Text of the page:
Please avoid posting questions related to individual stocks. We will not answer them.
- You are ready to invest 25K every month NOW.
- You don’t have any liabilities NOW.
- Your income (salary, etc) will increase every year for next 25 years.
- Your liabilities will increase in future (not uniformly though). i.e., you would need to fund your higher education, marriage, honeymoon, parent’s health, property purchases, etc.
- Hence we assume that though your income would increase, you will not be able to increase your contribution to investments. Your investment contribution would remain fixed at 25K per month.
- You and your family are adequately insured.
- You and your family have adequate health insurance.
- Though glamorous, we have chosen not to include individual stocks as an asset class for your wealth creation plan. It requires effort and passion. Since we don’t know much about you, it is best to avoid it. 🙂
- Before even thinking of investing, keep aside 6 month’s expenses worth of money in some liquid asset classes. You can keep it in a savings account or an online fixed deposit. These days it’s easy to make (and break) online fixed deposits when required. So this should take care of your Emergency Fund.
- From the 25K, you should put in 10K (8.33K to be exact as there is a limit of 1 Lac on investing in PPF each year)* every month in a PPF account. This would turn into around 85 Lacs in 25 years. Now this is separate from your and your employer’s PF contribution. Remember, you cannot touch this money before 15 years (though you can withdraw some after 6 years, let’s not get into those details).
- For the remaining 15K, chose 4-5 good mutual funds. As one reader suggested in the previous post, it is better to stick with index funds when considering such long term horizons. That way, dependencies on fund managers and his team are reduced to almost nil. So you can go ahead with 3 index funds (4k, 3K, 3K = 10K). But it is also advisable to pick two well established actively managed funds (2.5K each). These funds should have been in existence for more than 10 years and should have proven the mettle in multiple market cycles. For names of such funds, check out our last post and its comment section. This 15K every month for next 25 years would create a corpus of around 2.2 Crore.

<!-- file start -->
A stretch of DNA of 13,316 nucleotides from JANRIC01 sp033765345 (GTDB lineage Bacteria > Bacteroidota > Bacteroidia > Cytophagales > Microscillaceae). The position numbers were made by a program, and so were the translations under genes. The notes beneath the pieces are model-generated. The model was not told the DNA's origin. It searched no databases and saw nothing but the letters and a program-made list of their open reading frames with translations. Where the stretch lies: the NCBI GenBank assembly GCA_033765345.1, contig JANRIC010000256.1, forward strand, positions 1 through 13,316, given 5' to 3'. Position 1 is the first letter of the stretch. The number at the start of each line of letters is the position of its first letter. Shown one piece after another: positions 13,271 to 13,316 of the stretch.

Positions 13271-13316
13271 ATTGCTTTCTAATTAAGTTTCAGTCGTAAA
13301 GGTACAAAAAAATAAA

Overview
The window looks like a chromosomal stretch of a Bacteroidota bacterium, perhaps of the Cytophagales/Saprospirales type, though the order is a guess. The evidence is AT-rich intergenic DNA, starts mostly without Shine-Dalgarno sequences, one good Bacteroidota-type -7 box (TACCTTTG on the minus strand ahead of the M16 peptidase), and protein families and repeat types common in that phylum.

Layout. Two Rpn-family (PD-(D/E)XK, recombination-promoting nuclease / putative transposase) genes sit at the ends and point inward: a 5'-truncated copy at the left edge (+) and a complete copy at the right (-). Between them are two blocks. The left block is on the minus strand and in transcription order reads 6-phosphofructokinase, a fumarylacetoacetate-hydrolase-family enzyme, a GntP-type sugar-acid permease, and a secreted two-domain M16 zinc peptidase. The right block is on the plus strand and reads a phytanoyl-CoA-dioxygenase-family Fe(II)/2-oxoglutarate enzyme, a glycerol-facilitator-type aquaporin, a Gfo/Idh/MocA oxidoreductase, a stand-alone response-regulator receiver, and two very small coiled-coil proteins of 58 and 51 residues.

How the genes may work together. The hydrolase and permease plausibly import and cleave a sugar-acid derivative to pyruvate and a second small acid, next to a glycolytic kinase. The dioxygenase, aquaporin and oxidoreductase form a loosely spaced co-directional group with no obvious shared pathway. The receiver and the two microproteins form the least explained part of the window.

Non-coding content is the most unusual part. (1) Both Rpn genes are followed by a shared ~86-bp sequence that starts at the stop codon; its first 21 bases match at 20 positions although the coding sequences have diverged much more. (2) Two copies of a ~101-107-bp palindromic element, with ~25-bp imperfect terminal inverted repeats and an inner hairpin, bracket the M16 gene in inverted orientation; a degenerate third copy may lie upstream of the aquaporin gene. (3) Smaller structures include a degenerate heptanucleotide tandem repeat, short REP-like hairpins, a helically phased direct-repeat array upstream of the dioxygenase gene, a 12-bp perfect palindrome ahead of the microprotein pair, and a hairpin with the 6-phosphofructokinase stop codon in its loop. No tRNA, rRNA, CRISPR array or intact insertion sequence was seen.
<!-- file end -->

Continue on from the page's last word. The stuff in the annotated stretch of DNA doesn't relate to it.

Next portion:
Hope that helps. Others are welcome to pour in their thoughts.
* – Thanks our reader Hemant Bhatia for bringing this to our notice.
|How to divide 10K among 3 different Mutual Fund Schemes|
If you belong to the same generation as me (born in mid-late 80s), then chances are that you would have heard about NSCs, but would not have invested in them. But if you are of a generation prior to me, then chances are high that some of your money might be invested in this instrument.
|National Savings Certificate|
But there is another problem with NSCs. These instruments have a lock-in of 5 years and 10 years. Now this is an extremely long period for our impatient generation. But there is a way in which this lock-in can be managed in a way that an investor receives some money at the end of every year. The approach which I’ll discuss increases the liquidity of NSCs, with a little help from Fixed Deposits. This approach reduces the return a little. But that is a price we need to pay for increased liquidity. 🙂